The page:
[See p. 7, note; Ritter and Preller, pp. 507 ff.; transl. of Morals, ed. by Goodwin, 5 vols , Boston, 1870; R. Volkmann, Leben, Schriften und Philosophie des Plutarch, 2 pts., Berlin, 1872.] – Tr.
? [Works, ed. by Goldbacher, Vienna, 1876. See Prantl, Geschichte ·ler Logik, I., pp. 578–591. – Tr.]
3 [Ritter and Preller, pp. 517 ff.; Matter, Sur l'école d'Alexandrie, Paris, 1820, 2d ed., 1840-48); Jules Simon, Histoire de l'école d'Alerandrie, 2 vols., 1814–1815 ; Vacherot, Histoire critique de l'école d'Alex andrie, 3 vols. Paris, 1846-51.
$ 25. Plotinus and Neo-Platonism
PLOTINUS 1 of Lycopolis in Egypt, a disciple of Ammo nius Saccas of Alexandria, came to Rome about 241, and taught philosophy for twenty-five years. The school which he founded in that city included men from every country and every station in life : physicians, rhetoricians, poets, senators, nay, even an emperor and an empress, Gallienus and Salonina. It became the centre of what remained of Pagan philosophy, science, and literature. Countless commentaries were written on the Attic philosophers; they were even worshipped as Jesus, the apostles, and the martyrs were worshipped by the Christian community, which had in the meanwhile become large and influential. Plotinus, who wrote nothing until he was fifty years old, left fifty-four treatises at the time of his death (270). These his disciple Porphyry published in six Enneads or series of nine writings each.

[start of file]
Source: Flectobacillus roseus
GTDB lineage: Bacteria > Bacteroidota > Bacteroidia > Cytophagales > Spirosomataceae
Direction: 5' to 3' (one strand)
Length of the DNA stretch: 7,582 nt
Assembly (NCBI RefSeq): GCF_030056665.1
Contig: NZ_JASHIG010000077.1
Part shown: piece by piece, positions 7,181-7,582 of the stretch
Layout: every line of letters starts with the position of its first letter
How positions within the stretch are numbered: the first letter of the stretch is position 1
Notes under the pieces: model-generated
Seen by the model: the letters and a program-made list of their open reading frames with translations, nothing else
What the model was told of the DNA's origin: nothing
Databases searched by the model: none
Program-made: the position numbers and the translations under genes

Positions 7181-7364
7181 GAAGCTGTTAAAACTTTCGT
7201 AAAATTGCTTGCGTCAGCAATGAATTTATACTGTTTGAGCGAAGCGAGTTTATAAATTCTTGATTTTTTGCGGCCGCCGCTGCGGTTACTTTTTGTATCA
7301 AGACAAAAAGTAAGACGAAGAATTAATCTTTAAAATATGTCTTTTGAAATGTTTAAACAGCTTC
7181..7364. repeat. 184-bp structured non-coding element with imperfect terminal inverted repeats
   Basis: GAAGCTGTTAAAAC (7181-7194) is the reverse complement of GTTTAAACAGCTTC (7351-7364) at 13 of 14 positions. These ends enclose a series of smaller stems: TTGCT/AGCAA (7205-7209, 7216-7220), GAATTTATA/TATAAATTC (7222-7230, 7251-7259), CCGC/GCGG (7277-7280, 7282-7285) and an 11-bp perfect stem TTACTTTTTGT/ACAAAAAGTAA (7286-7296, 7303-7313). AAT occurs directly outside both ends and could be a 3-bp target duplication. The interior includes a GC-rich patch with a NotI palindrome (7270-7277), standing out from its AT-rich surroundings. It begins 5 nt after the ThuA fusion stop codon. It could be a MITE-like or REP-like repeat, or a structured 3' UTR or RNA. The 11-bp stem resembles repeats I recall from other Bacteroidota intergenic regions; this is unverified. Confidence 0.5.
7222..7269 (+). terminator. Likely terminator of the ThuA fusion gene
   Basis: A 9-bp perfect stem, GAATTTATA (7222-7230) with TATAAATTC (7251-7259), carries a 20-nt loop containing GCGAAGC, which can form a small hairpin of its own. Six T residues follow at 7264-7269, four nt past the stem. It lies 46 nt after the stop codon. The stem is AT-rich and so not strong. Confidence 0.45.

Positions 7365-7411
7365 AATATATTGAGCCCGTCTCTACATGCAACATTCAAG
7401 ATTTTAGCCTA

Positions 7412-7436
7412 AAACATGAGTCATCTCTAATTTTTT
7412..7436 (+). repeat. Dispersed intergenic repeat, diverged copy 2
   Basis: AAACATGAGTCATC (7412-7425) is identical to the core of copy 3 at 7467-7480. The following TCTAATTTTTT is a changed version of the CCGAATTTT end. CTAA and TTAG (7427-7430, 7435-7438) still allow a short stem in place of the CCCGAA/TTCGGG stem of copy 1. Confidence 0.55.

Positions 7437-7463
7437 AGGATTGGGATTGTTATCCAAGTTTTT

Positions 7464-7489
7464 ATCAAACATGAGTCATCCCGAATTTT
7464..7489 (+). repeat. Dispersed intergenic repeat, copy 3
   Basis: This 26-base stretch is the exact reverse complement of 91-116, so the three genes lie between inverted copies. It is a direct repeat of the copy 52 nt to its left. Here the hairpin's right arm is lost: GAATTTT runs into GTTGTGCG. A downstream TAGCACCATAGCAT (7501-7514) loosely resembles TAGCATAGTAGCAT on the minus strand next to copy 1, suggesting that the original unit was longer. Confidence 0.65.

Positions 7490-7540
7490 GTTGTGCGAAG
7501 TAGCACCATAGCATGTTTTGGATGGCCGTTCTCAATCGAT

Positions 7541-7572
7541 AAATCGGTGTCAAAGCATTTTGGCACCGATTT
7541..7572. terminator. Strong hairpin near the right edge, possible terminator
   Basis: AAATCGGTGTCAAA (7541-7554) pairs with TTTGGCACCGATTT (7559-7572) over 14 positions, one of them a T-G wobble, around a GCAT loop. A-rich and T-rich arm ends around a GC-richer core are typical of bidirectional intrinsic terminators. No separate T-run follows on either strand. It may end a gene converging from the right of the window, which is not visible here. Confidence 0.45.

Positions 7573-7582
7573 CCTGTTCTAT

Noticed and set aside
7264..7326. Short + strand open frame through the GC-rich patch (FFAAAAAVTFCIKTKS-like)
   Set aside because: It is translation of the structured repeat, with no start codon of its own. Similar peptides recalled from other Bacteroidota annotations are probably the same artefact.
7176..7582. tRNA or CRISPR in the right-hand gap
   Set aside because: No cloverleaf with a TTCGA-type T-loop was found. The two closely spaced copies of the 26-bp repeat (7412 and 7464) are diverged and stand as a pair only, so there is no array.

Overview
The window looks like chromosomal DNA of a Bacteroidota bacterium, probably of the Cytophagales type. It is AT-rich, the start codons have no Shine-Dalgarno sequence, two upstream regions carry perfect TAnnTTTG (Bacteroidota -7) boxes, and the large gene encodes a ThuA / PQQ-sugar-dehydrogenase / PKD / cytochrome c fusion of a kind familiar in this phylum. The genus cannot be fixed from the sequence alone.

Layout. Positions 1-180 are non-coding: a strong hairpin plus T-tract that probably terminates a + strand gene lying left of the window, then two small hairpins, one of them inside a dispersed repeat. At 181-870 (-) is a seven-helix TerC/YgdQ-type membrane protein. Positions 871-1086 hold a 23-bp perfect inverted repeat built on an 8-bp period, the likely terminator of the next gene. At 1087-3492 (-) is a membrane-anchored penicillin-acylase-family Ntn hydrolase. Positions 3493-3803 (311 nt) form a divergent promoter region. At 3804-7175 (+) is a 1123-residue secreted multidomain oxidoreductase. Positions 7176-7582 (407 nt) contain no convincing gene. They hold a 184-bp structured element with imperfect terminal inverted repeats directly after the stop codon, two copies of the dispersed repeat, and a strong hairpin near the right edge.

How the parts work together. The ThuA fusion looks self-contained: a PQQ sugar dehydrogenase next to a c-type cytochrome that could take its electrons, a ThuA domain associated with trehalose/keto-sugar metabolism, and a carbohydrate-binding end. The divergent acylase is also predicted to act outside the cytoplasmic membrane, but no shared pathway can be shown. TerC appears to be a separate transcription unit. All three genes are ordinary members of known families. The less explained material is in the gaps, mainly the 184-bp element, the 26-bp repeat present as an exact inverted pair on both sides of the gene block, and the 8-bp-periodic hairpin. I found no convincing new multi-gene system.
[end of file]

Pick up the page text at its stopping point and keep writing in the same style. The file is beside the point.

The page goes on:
The fundamental conception of this important work is emanatistic pantheism. It looks upon the world as an overflow, as a diffusion of the divine life, and upon its re-absorption in God as the final goal of existence. The stages in the overflow are: spirituality, animality, and corporeality; of re-absorption: sensible perception, reasoning, mystical intuition, Let us consider, with the author, (1) the principle, and (2) the three stages in the hierarchy of beings.
1 (Complete edition of the Works of Plotinus with the Latin translation of Marsilius Ficinus, published by Wyttenbach, Moser, and Creuzer, 3 quarto vols., Oxford, 1835; by Creuzer and Moser, Paris, 1855; by A. Kirchhoff, Leipsic, 1856. Ritter and Preller, pp. 517 ff. Engl. transl. of parts by Th. Taylor, London, 1787, 1794, 1817; French transl. and commentary by Bouillet, 3 vols., Paris, 1856-60. See C. H. Kirchner, Die Philosophie des Plotin, Halle, 1854; A. Richter, Neuplatonische Studien, 5 pts., Halle, 1864–67; Harnack, Article in Encyclopedia Britannica, on Neo-Platonism; Walter, Geschichte der Aes thetik in Alterthum, pp. 736-786.] – Tr.